The chief executive of the first ambulance service to be placed in special measures has told HSJ the trust is prepared for a major incident in the same vein as the recent Paris terror attacks.

London Ambulance Service Trust was placed in the regime today following a critical Care Quality Commission inspection report. Inspectors found staff did not feel supported and response time performance was regularly the worst in the country.

London

London

The trust manages planned events in London throughout the year

Fionna Moore told HSJ: “We accept the report. We acknowledge that the CQC have highlighted systems and processes that we don’t do as well as we should and those are things we need to fix and we’ve been working hard to do that.”

She added: “I think one of the things the report highlights is the care and compassion that our staff deliver to Londoners and that’s really good news and will go down really well with them.”

Dr Moore said the trust was already aware of a lot of the issues raised and had recruited 167 staff since the CQC inspected and 200 were in training or under supervision to tackle the staff shortage.

She added: “What the report reflects is that demand has gone up year on year and there’s a national shortage of paramedics. We’ve been working hard to recruit and we’ve been working with universities to increase the pipeline. We’re hoping to increase the pipeline from 150 to 500.”

The London Ambulance Service Academy has also been launched to provide training for staff in-house so they can become paramedics.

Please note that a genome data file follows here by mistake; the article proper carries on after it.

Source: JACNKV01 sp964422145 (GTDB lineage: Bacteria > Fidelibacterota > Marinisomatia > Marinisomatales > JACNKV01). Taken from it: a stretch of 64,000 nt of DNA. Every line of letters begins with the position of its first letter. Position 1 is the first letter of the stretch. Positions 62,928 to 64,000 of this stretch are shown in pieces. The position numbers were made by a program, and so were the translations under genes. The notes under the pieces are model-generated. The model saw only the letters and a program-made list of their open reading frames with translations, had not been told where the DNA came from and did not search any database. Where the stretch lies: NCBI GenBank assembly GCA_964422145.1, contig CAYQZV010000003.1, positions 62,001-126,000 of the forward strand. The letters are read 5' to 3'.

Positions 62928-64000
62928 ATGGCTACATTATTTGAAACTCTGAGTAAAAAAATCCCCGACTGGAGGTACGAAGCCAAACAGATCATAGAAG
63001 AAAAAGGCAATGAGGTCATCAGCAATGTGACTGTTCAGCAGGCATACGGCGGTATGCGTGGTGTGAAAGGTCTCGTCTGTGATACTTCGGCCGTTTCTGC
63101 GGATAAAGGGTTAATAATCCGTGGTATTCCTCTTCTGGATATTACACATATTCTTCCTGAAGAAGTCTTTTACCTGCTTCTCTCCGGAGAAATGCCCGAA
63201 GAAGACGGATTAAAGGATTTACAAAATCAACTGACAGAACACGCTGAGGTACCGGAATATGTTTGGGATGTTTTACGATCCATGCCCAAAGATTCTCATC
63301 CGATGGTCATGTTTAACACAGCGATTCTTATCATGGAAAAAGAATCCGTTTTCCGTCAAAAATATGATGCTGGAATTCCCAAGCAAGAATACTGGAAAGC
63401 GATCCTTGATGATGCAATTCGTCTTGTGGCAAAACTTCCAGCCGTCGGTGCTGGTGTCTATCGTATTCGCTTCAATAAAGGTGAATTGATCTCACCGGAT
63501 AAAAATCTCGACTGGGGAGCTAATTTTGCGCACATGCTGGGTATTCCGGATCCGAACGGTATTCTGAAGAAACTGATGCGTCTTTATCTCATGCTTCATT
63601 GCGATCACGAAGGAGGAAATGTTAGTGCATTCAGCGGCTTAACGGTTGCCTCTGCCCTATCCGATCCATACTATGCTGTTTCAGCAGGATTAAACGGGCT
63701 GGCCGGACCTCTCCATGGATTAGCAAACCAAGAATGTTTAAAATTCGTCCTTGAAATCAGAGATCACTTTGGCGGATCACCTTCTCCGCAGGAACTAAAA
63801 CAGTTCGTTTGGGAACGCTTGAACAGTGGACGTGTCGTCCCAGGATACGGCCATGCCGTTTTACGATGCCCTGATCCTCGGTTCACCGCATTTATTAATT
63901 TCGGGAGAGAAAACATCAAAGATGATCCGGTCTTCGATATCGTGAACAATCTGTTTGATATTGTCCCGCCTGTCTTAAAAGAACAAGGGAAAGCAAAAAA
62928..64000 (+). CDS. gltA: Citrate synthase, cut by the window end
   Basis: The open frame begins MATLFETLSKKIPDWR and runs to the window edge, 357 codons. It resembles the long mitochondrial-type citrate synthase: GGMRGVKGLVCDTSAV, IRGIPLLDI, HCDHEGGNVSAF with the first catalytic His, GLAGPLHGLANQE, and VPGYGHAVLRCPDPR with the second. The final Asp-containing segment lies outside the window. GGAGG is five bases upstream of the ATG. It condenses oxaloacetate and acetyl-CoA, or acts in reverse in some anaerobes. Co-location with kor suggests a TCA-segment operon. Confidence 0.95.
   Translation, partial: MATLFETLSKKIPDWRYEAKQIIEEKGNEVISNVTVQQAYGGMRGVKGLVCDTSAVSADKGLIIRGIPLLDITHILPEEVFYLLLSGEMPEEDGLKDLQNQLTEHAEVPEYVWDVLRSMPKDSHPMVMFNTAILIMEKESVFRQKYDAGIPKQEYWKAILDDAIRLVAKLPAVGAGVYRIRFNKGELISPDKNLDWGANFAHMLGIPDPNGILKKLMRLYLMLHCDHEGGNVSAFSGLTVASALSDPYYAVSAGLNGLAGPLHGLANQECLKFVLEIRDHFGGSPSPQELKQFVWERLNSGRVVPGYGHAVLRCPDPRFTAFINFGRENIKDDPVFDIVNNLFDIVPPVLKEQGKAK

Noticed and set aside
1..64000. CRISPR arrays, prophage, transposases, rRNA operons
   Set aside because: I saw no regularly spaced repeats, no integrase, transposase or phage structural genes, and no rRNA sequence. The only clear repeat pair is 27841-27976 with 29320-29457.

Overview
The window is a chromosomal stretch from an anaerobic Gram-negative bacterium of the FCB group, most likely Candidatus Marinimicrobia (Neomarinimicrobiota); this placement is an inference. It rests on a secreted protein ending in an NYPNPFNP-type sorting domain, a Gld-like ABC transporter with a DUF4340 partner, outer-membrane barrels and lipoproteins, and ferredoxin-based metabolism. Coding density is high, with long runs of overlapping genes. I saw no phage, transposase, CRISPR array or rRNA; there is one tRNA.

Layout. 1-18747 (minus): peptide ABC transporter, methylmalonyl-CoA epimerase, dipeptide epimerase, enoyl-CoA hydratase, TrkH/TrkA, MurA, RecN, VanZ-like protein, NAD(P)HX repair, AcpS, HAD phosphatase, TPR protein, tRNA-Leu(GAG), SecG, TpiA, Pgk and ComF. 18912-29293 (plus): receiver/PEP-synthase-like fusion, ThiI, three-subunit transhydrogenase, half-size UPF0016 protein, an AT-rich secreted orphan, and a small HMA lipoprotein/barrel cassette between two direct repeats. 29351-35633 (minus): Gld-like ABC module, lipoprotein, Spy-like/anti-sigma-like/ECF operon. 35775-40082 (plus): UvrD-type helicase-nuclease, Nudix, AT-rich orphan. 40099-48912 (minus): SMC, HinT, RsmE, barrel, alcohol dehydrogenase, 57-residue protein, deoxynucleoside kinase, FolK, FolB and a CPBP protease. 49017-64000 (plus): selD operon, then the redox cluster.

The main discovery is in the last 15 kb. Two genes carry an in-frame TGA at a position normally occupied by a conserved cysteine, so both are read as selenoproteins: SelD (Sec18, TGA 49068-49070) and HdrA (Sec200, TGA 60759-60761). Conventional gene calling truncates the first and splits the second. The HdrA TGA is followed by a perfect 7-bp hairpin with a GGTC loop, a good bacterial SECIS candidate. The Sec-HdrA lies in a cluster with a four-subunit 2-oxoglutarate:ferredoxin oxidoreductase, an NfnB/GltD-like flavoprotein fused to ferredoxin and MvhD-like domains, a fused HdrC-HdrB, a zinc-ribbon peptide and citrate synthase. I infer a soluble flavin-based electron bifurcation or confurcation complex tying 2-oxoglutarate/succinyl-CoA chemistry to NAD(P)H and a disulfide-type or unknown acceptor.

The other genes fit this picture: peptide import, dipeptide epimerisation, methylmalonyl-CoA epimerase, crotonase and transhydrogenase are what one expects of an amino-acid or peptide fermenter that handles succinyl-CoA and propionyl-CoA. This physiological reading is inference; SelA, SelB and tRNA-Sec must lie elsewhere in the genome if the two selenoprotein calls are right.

HSJ asked Dr Moore if the ambulance service would be prepared for a major incident similar to Paris attacks earlier this month.

She said: “I absolutely think the LAS will be prepared in the event of a major incident. We’ve got a great track record of managing major incidents in London. We manage major planned events on a regular basis - Notting Hill Carnival, New Year’s Eve, the marathon. All our staff - when they come into the organisation - are trained on major incident procedures and our training programme this year has a module on major incident management so our staff will be refreshed in that.”

She added: “Paris was a bit of a game changer for everybody and it’s given us the opportunity just to check that all our staff have got their full complement of personal protective equipment and action cards.”

Dr Moore said board members regularly go out with paramedic crews when they respond to incidents and they are each responsible for a part of London which they regularly visit to see staff and check procedures such as medicines management and vehicle cleaning are being followed.

First ambulance service placed in special measures